North Texas Section - American Radio Relay League

ARRL North Texas Section News

August 2019 Newsletter

Aug 20, 2019

Greetings Fellow North Texas Radio Communicators:

  • The first of Many Round Table discussions with Local Club Leaders
  • SM trip to Oklahoma City & Austin Ham Fests, highlights
  • Coppell School Students & Youth On The Air
  • ARRL Section Ham of The Year Award to be presented next month
  • Notes from our very busy Section Youth Coordinator Katherine, KT5KMF
  • Notes from Section Emergency Coordinator, Greg, K5GTX
  • Summer Heat & Tower Safety 

ARRL Division and SM Round Table Discussions

The first of many of Round Table Discussions were held on July the 13th in Garland with the West Gulf Division Director, the Club Officers’ from ARES District 5, and myself.  Future meetings are anticipated on a quarterly basis.  Please, ensure that your club’s contact information is correct in the ARRL database so that you will receive invitations.  Clubs will be notified via email Emails will be sent for future invitations.  These Round Table meetings are opportunities for clubs to bring issues of local concern to the attention of Section and Division leadership for discussion and resolution.   

Key points that were brought up in this meeting:

1.  Texas VHF Society not working for many 

2.  More Partnership from the League to the Affiliated Clubs is needed

3.  Affiliated Club Brochures, where the Club(s) can add their Logo etc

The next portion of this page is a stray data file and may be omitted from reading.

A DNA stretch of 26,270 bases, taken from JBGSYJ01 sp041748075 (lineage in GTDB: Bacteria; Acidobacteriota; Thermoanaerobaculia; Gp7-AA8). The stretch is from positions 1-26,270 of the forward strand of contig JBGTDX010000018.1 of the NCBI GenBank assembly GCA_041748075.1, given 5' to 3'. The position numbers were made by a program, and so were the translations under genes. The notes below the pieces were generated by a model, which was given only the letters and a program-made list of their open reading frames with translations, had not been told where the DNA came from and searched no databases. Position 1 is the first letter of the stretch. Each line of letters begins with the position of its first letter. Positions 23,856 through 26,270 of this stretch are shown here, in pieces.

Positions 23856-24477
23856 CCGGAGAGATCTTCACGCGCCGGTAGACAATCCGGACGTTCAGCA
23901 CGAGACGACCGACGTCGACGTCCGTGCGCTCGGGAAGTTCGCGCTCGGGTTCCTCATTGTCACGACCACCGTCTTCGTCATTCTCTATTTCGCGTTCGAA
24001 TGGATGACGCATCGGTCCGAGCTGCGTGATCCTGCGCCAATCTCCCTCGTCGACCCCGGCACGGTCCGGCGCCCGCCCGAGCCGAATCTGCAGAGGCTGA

4.  The need for a Welcome Aboard Packet from the League for Individuals & Clubs that become affiliated (more than just a Certificate) & Individuals used to get a Membership Card when they joined the ARRL. please bring this back  

5.  The need for a Club Service Page from the ARRL in the ARRL E-Letter and QST 

6.  After Action Reports to Clubs & Members from the League as well as from Section Managers & We need. Who, What and When on After Action Reports. Reports and Notes should be available within 90 Days of event or Meetings  

7.  Clubs are begging for Training Materials,  not just one-sided flyers   

Here is what I know about the questions raised at the very first Round Table meeting we had:

(1) While drafting this Newsletter, I received a phone call from KV5E. Craig, one of the coordinators on the Texas VHF FM Society Team, mentioned that the Society is working on the North Texas Database at this time.  Anyone that has any concerns should contact him at KV5E@ARRL.NET

(2)(3)(7) It was announced at Summer Fest in Austin on the 3rd of August by The ARRL Operations Coordinator, that the ARRL will be publishing the availability of a new job at Headquarters level for an ARRL Affiliated Club Coordinator.  The individual will work directly with the Affiliated Clubs and each Section Affiliated Club Coordinator.  The key purpose is to streamline communication between the league and the affiliated clubs while keeping the Section Manager and their appointed Affiliated Coordinators in the loop.  This effort is also a step towards providing affiliated clubs more tools, concerning member benefits and products each affiliated club wants from the ARRL.

(4)  At  Austin Summer Fest, ARRL acknowledged the need for more Member Benefits starting with a Membership card. Norm Fusaro from the ARRL has not provided a time-line.

(5)  I failed to note if a Club Service Page was mentioned at the ARRL forum during the Austin Summer Fest. I do know our meeting ran long and we did not get to address all standing issues while allowing new questions and comments.

(6)  Reports and Notes, Follow-up:  I will strive to follow-up and post back to members via the SM Newsletter and on the website under News.  I highly recommend that everyone read the ARRL Board of Director minutes which are emailed directly to you if you have opted in to receive them in the ARRL website member profile.  If you need help finding this, email me and I will send you instructions.